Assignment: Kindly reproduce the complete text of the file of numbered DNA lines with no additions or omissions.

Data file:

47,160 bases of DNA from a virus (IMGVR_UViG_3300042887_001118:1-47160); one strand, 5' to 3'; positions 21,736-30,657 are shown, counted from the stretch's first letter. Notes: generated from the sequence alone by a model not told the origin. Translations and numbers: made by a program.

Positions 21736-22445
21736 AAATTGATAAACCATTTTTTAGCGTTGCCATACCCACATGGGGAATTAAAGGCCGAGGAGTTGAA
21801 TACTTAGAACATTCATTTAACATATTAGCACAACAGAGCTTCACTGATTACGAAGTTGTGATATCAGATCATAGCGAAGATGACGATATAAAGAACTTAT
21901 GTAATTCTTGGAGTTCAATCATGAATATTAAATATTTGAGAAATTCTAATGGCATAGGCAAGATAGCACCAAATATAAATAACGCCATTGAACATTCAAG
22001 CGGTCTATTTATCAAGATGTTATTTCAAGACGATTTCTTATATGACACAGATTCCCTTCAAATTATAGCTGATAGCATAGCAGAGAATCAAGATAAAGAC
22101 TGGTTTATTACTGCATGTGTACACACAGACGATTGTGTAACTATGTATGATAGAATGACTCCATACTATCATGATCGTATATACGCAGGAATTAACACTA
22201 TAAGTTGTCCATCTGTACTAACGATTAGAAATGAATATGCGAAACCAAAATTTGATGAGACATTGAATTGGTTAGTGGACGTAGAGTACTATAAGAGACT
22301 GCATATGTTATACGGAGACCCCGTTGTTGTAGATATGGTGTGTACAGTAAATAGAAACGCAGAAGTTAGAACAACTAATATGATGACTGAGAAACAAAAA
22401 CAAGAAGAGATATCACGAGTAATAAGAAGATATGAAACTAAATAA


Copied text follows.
47,160 bases of DNA from a virus (IMGVR_UViG_3300042887_001118:1-47160); one strand, 5' to 3'; positions 21,736-30,657 are shown, counted from the stretch's first letter. Notes: generated from the sequence alone by a model not told the origin. Translations and numbers: made by a program.

Positions 21736-22445
21736 AAATTGATAAACCATTTTTTAGCGTTGCCATACCCACATGGGGAATTAAAGGCCGAGGAGTTGAA
21801 TACTTAGAACATTCATTTAACATATTAGCACAACAGAGCTTCACTGATTACGAAGTTGTGATATCAGATCATAGCGAAGATGACGATATAAAGAACTTAT
21901 GTAATTCTTGGAGTTCAATCATGAATATTAAATATTTGAGAAATTCTAATGGCATAGGCAAGATAGCACCAAATATAAATAACGCCATTGAACATTCAAG
22001 CGGTCTATTTATCAAGATGTTATTTCAAGACGATTTCTTATATGACACAGATTCCCTTCAAATTATAGCTGATAGCATAGCAGAGAATCAAGATAAAGAC
22101 TGGTTTATTACTGCATGTGTACACACAGACGATTGTGTAACTATGTATGATAGAATGACTCCATACTATCATGATCGTATATACGCAGGAATTAACACTA
22201 TAAGTTGTCCATCTGTACTAACGATTAGAAATGAATATGCGAAACCAAAATTTGATGAGACATTGAATTGGTTAGTGGACGTAGAGTACTATAAGAGACT
22301 GCATATGTTATACGGAGACCCCGTTGTTGTAGATATGGTGTGTACAGTAAATAGAAACGCAGAAGTTAGAACAACTAATATGATGACTGAGAAACAAAAA
22401 CAAGAAGAGATATCACGAGTAATAAGAAGATATGAAACTAAATAA